Meet the Bitcoin ATM, a machine that takes your cash bills and turns them into bitcoins without ever having to go through banks -- one that's also hell-bent on global adoption.
The Bitcoin ATM, a product of the startup Lamassu, has been described as a tabletop device built exclusively to automate the exchange of bitcoins for currency notes. The company is now gearing up for the global release of the Bitcoin ATM just months after the machine debuted as a concept prototype last February at the Liberty Forum where it converted over $5,500 worth of bitcoins.
Mashable reports that the whole process takes 15 seconds or less - from when users scan a QR code on their cellphones to tell the ATM which account to send the Bitcoin, to inserting the dollar bills, and then waiting for the transaction confirmation screen.
The Bitcoin ATM can be programmed to accept any world currency, assured Lamassu. Even better, border cities that often transact with multiple currencies can program their Bitcoin ATMs to accept a combination of bills. A machine can be set up to convert US dollars, Canadian dollars or Euros into bitcoins.
Bitcoin users may be able to start using the machine later this year, at least based on the production schedule Lamassu has set out. The company will begin accepting pre-orders in early June. It also sees little problems sending out the portable Bitcoin ATM machines, which are small enough to be shipped via post or courier services worldwide.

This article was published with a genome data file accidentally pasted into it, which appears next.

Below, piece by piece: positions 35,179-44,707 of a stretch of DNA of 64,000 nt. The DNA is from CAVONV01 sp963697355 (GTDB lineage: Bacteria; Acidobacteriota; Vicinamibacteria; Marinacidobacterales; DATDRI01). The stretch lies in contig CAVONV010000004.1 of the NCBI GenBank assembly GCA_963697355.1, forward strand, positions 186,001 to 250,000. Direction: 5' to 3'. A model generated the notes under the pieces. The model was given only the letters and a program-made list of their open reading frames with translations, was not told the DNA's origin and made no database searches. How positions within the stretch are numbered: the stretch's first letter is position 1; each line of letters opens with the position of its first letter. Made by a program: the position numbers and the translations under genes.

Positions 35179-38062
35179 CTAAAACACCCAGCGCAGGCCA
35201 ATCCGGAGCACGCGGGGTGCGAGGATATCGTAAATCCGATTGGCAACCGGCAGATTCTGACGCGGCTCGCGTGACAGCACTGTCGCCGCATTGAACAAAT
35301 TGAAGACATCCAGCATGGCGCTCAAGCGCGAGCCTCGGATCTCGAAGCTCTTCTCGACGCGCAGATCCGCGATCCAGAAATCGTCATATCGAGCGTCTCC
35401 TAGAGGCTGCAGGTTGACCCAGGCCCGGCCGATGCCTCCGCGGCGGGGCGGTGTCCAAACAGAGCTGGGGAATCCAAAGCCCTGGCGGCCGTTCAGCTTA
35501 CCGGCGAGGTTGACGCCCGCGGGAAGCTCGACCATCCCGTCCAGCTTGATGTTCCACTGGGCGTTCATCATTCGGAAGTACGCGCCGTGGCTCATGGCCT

What's in it for vendors?
Banks earn from cash ATMs through the fees charged with each transaction. A similar profit principle seems to apply to Bitcoin ATMs, with vendors earning from commissions.
"Vendors will profit both from commissions on the automatic exchange, and by accepting bitcoin at their establishment in return for goods or services," said Lamassu co-founder Zach Harvey in the release. "Additionally, the price point is quite low compared to legacy ATMs, so it's easy for the vendor to make the investment back."
The idea for the Bitcoin ATM dawned on Harvey while running his online guitar retailer, StompRomp.com, which had been accepting bitcoins as a payment option, the co-founder told CNET.
The company is banking on the machine's straightforward function to lead to massive adoption among vendors and usage among Bitcoin owners. Current methods for transferring bitcoins to online wallets are "not as simple as it should be," said Harvey to Mashable, and the Bitcoin ATM is attempting to simplify the process that may be preventing some users from adopting the cryptocurrency.
With the Bitcoin ATM, "I'm just putting in a dollar. Before they really know what's going on, their phone tells them, 'You have Bitcoin,'" Harvey told CNET.